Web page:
Just when you thought it was safe to go back to the multiplex, 2010 drunkenly barreled into view, spewing up arguably the worst line-up summer audiences had ever abode, agricultural crops so crappy that it established 2009′ s warmer months look like awards season. It was the year that determine Jake Gyllenhaal realise that he might not be an action hero after all, lost as the miscast leading of bland video game adaptation Prince of Persia: Sands of Time. On the modification front though, it was a masterpiece compared to the Razzie-nominated comic book mess Jonah Hex or M Night Shyamalan’s Razzie-winning The Last Airbender, based on an animated series, the followers of which committed the movie an enthusiastic middle thumb. There was also a rare stumble from Marvel with the flabby, unexciting Iron Man 2, a movie that still sits at the lower end of graded lists of their cinematic world gives but it was by no means the summer’s worst sequel, a title bestowed on Sex and the City 2, a cinema so aggressively, punishingly awful that it established even “the worlds largest” hardened devotee wonder what they assured in the show in the first place. Elsewhere, Ridley Scott discovered that audiences had no interest in another Robin Hood retelling, Fox found out that there was a reason it had taken so long to bring The -ATeam to the big screen, the blended star power of Tom Cruise and Cameron Diaz couldn’t make Knight and Day seem worthwhile and another Twilight sequel was liberated or something.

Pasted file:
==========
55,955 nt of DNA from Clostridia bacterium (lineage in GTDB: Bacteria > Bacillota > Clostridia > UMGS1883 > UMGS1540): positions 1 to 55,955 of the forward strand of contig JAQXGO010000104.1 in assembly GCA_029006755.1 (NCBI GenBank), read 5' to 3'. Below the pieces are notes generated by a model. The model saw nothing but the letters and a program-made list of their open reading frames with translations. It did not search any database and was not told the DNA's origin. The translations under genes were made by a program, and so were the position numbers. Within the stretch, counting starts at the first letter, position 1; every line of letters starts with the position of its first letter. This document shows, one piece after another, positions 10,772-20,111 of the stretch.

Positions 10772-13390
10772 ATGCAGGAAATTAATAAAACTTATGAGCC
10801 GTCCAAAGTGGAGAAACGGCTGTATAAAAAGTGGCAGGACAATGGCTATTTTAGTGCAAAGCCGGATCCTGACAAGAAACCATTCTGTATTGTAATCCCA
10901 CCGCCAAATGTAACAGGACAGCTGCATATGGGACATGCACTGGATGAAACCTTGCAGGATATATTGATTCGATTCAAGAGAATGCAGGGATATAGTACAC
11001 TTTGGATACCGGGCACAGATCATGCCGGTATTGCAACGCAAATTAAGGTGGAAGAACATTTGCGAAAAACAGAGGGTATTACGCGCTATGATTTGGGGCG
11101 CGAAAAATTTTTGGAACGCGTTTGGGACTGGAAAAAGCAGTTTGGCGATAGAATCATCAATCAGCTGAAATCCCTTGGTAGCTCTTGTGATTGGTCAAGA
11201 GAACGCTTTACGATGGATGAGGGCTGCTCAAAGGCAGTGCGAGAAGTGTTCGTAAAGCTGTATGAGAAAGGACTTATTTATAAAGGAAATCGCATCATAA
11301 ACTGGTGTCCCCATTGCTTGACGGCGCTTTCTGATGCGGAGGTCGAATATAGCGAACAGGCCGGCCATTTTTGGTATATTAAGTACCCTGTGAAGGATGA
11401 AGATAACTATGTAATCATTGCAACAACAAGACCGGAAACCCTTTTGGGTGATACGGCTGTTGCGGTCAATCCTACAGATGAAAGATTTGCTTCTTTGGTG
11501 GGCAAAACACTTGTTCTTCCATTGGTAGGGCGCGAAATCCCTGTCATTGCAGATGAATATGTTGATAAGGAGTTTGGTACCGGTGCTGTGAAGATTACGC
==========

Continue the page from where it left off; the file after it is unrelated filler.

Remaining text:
2017

No
No one cared about Tom Cruise in The Mummy, unless he had been performing death-defying stunts. Photograph: Allstar/ UNIVERSAL PICTURES

The rotten eggs: The Mummy, Baywatch, Despicable Me 3, King Arthur: Legend of the Sword, The Dark Tower, The Emoji Movie, Valerian and the City of a Thousand Planets, The Hitman’s Bodyguard, Transformers: Age of Extinction, Pirates of the Caribbean: Dead Men Tell No Tales